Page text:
Reed’s lack of confidence stemmed from his dyslexia, which saw him damned as dunce throughout his school years, and led him to doubt his own intellectual potential. He covered-up this lack of confidence with drink. Lon Chaney once advised his son to find a movie role he could make his own. Junior soon hit on The Wolfman and became a star. By the 1980s, Reed was making the role of a drunk his own. It was a performance that shortchanged his talents.

Robert Sellars in his authorized biography on Reed What Fresh Lunacy Is This? notes an exchange in an early Reed movie, which parallels the actors own fears.

There’s a scene in The System where Jane Merrow’s character asks Oliver’s Lothario of a seaside photographer why he stays in a small town, thinking him to be the type who would have moved on to a bustling city long ago.

Asked if he likes living in the town, he replies, ‘No, not particularly.’

‘Then why stay?’

‘Perhaps I’m a little nervous of going anywhere bigger.’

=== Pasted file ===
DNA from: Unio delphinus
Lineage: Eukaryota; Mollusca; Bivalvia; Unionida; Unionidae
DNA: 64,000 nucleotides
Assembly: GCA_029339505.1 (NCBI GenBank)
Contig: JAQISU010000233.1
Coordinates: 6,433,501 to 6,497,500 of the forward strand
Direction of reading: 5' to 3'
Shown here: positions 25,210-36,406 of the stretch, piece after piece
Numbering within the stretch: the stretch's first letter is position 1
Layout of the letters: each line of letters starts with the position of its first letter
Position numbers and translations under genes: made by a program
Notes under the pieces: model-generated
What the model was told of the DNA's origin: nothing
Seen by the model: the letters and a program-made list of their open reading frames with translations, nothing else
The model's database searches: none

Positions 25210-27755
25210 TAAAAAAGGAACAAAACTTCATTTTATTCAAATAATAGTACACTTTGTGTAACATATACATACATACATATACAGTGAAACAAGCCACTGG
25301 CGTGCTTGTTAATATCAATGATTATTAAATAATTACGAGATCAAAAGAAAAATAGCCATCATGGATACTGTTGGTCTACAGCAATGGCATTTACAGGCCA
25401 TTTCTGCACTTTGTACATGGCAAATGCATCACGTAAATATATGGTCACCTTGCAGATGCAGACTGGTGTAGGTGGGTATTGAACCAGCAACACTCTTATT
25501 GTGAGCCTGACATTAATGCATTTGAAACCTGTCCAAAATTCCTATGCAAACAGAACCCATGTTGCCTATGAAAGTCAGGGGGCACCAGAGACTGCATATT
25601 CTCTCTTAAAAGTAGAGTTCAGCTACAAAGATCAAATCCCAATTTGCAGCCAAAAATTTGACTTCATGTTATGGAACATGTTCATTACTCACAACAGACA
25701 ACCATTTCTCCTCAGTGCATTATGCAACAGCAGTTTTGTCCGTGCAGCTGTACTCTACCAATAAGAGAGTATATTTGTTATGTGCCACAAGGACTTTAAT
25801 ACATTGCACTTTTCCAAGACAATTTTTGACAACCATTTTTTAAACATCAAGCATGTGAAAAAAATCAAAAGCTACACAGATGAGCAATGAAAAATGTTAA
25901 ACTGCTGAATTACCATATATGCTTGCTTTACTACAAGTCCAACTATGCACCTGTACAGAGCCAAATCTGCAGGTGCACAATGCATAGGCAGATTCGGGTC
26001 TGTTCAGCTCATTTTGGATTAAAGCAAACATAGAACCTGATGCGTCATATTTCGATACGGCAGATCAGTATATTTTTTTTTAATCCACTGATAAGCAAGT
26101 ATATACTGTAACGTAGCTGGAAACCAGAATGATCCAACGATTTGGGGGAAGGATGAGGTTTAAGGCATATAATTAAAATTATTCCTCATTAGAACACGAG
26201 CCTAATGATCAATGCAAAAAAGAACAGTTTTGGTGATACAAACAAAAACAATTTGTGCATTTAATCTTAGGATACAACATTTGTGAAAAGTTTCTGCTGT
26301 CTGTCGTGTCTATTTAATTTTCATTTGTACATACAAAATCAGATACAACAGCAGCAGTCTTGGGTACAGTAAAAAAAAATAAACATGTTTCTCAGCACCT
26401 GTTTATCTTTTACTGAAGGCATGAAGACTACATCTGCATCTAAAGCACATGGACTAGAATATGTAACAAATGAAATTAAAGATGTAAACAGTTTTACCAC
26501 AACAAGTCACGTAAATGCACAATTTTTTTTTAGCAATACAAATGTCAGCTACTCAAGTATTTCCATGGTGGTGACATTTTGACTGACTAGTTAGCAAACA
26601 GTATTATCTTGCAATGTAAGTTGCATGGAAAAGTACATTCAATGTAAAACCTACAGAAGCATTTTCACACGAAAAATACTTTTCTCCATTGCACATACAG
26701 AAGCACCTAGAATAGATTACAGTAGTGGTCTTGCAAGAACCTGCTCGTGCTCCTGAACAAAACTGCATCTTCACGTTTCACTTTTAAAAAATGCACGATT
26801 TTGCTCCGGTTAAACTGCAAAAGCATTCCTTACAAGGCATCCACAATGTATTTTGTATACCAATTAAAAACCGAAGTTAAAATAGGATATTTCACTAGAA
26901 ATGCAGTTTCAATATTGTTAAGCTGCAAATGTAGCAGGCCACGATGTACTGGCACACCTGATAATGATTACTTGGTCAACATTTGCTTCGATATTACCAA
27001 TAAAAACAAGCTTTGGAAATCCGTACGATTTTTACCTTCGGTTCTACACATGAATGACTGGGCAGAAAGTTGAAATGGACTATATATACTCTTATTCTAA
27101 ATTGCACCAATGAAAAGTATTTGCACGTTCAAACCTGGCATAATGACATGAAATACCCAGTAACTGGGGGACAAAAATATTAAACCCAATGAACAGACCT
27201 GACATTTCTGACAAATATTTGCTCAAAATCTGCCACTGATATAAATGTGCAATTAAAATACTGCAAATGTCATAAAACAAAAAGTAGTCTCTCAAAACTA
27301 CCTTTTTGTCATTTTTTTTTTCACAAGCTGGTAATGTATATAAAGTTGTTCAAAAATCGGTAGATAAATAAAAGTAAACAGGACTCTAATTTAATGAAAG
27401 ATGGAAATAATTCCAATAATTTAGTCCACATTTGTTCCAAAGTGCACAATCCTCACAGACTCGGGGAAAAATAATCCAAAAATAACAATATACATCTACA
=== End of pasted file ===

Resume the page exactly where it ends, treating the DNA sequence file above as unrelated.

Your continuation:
Reed was a star, it’s just the movies that got small. But in his work/life balance, Oliver probably got it right. He achieved a memorable body of work, with at least a dozen important films; and he lived a life of excess that became the envy of beer-bellied frat boys and suburban barflies.
 
deerreviloinatdeend.jpg
 
On British TV back in the 1980s, there was a show called In at the Deep End, where user-friendly presenters Paul Heiney and Chris Serle were given the challenge of mastering a different profession every week. These jobs ranged from working as a chef, becoming a female impersonator, making a pop promo (for Banarama), and acting in a movie.

In 1985, Heiney was given a bit part in the Dick Clement / Ian La Frenais movie Water, a flop that starred Michael Caine, Valerie Perrine and Billy Connolly. With no acting experience, Heiney sought out the advice of Oliver Reed, who gave impromptu acting lesson of how to be a bad guy.

As Heiney later told Robert Sellers:

’[Reed] was wearing a heavy army overcoat,’ says Heiney. ‘Like the ones the Russian army wear, and he said there was nothing underneath. I had no reason to disbelieve him. He was wearing a pair of wore-rimmed spectacles; one of the lenses was cracked. He had a sort of look of death about him, although I’m sure that was put on, and he had in his fist a pint mug with this clear, colourless liquid in it which he said was vodka and tonic, and I’ve got no reason to doubt that, either. Clearly he’d decided from the outset that he was going to play the bad man every inch of the way. Come in, sit down, shut up, don’t sit there, all that kind of stuff, and he was clearly enjoying it. And I wasn’t enjoying it.’